• Filter. Dirty or clogged filters can restrict air flow, decrease efficiency and even cause damage to the evaporator coils. The filter or filters are usually found inside the return air duct. Change at least every 4 months.
  • Evaporation coils may become dirty from accumulated dust in the duct system. Check and clean at least once a year. In fact, as we’ve discussed in many posts like our HVAC Warranty Guide, most warranties require the homeowner to provide annual maintenance – and keep proof of it – of the warranty might be voided.
  • Condenser coils (outside unit) may especially collect dirt and reduce your units’ efficiency because of exposure to the outdoor elements. Dirt, dust, leaf litter and other debris should be cleaned from these coils at least annually. Keep bushes and other plants trimmed back at least 2 feet to facilitate air flow.
  • Condensate Drain Line. This drains water from the indoor evaporation component  through a line outside your home. Running a stiff wire gently into this line a few inches annually will help keep it running free.

What Can Go Wrong?

  • Dirty Condenser Coils 
  • Clogged Drains
  • Frozen Evaporator Coils
  • Low Refrigerant
  • Fan Problems 
  •  Leaking Ducts 
  • Thermostat Problems  

With most of these problems, you may not realize that they exist, except that your AC is not cooling the way you are accustomed to. The first three on this list should be prevented if you have followed the Maintenance Recommendations. For the other problems, a trained technician will most like have to diagnose and fix the issue.

2. Heat Pump & Air Handler

The heat pump central AC works  the same way the standard AC does in the summer. But during the winter, the system basically reverses the process. The outside condenser component gets cold and the inside evaporator component gets warm. Rather than cooling your home, the heat pump warms it. Learn lots more in our Heat Pump Buying Guide.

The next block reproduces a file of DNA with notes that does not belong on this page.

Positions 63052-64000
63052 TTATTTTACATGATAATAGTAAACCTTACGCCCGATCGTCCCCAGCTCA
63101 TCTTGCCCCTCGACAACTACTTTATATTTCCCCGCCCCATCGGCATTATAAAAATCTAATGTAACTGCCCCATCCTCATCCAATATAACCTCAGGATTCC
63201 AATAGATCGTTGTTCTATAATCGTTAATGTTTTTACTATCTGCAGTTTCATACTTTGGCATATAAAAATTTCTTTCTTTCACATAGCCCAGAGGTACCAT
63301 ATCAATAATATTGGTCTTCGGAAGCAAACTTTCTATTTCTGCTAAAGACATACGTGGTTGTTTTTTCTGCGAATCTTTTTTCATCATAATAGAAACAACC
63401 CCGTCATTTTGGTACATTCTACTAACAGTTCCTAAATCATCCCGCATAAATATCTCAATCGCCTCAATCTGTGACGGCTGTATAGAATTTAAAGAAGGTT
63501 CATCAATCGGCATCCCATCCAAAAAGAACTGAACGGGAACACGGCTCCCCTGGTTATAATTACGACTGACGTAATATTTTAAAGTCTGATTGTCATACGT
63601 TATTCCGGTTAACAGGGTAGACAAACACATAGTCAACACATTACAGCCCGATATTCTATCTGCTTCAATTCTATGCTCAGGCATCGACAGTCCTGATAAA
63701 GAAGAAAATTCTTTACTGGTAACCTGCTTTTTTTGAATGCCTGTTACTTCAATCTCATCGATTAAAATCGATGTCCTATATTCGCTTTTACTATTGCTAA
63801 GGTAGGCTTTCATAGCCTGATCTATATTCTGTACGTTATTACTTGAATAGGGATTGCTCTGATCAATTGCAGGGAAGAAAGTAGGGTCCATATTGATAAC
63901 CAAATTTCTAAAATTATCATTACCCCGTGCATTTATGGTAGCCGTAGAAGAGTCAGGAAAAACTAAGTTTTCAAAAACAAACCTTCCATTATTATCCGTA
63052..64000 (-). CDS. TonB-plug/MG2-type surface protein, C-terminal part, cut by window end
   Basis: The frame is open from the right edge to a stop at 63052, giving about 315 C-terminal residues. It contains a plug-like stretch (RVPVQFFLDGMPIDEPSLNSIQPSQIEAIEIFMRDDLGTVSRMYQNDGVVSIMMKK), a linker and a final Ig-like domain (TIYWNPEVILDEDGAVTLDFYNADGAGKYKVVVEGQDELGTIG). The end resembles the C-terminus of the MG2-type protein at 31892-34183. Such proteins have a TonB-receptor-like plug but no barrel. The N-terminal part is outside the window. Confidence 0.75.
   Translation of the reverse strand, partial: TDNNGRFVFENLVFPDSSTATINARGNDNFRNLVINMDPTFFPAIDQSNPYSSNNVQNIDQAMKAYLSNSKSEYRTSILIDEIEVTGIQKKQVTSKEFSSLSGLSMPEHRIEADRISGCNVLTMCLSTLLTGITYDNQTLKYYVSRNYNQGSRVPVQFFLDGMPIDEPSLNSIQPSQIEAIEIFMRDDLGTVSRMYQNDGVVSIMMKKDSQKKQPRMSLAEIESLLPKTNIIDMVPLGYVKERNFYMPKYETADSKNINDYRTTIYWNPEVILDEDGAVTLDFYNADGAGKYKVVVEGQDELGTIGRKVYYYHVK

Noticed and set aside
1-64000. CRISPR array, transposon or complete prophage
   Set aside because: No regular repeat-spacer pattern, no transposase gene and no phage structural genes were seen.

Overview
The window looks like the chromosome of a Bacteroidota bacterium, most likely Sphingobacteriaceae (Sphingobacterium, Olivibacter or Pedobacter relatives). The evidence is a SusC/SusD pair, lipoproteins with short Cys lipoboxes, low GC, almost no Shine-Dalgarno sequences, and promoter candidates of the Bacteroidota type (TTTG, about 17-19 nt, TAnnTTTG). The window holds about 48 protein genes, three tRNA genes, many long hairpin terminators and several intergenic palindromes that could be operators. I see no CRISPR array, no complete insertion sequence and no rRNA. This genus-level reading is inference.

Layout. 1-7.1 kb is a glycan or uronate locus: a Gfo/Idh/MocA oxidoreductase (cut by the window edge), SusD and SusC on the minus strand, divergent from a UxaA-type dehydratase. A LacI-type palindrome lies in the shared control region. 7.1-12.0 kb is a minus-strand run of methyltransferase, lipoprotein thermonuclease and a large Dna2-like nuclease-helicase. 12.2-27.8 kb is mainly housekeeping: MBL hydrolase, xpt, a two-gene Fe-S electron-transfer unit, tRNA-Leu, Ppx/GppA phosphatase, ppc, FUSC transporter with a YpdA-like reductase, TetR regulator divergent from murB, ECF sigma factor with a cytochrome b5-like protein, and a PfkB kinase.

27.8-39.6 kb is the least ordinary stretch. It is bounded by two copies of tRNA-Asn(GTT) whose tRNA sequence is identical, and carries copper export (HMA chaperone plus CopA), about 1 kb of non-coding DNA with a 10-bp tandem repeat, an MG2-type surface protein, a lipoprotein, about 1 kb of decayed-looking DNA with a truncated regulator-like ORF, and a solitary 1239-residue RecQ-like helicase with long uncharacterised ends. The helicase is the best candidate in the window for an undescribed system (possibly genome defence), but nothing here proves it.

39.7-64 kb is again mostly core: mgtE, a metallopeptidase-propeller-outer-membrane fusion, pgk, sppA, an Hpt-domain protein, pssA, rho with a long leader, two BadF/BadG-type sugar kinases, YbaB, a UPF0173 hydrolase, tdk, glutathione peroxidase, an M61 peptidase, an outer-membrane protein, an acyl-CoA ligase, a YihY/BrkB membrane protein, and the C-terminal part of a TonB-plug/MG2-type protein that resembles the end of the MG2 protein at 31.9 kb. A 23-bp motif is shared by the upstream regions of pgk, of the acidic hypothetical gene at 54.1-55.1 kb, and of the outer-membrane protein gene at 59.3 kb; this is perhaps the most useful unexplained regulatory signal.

Like the standard AC system, these units are capable of cooling even large homes.


  • Heat pumps are very efficient cooling systems, with some of the higher efficiency ratings of all AC types.
  • They heat more efficiently than gas furnaces – producing lower energy costs in most areas.


  • Most are only efficient at heating a home when the outside temperature is around 25 F or above. If you live in a climate where the temperatures drop below this point, an additional source of heat will be required. A few cold climate split system heat pumps are available, but at premium cost.
  • Sometimes these units make strange noises. This is usually in the winter when certain valves reverse the refrigerant flow to defrost the system.

Cost: $1,800 to over $4,000. This is for the outdoor Condenser component only, depending on size and efficiency rating. This must be matched to the indoor evaporator coils and a furnace or air handler, which will increase the total cost significantly. Average cost of installing a complete Heat Pump Central Air system is $10,000 or higher.

Maintenance Recommendations:

  • Air filters. Check monthly. Clean or replace if signs of wear are observed.
  • Outdoor unit. Keep it clear of snow and ice in winter; leaves, litter and other debris Spring through Fall. Maintain a 2 foot clear space around the unit to permit free air flow.
  • Outdoor coils must be kept clean. If dirty, clean according to the owners’ manual.
  • Keep shrubs pruned back at least 18 inches from all sides of the heat pump to allow for proper airflow and maintenance.

What Can Go Wrong?

  • Not cooling
  • Not heating
  • Not running
  • Running all the time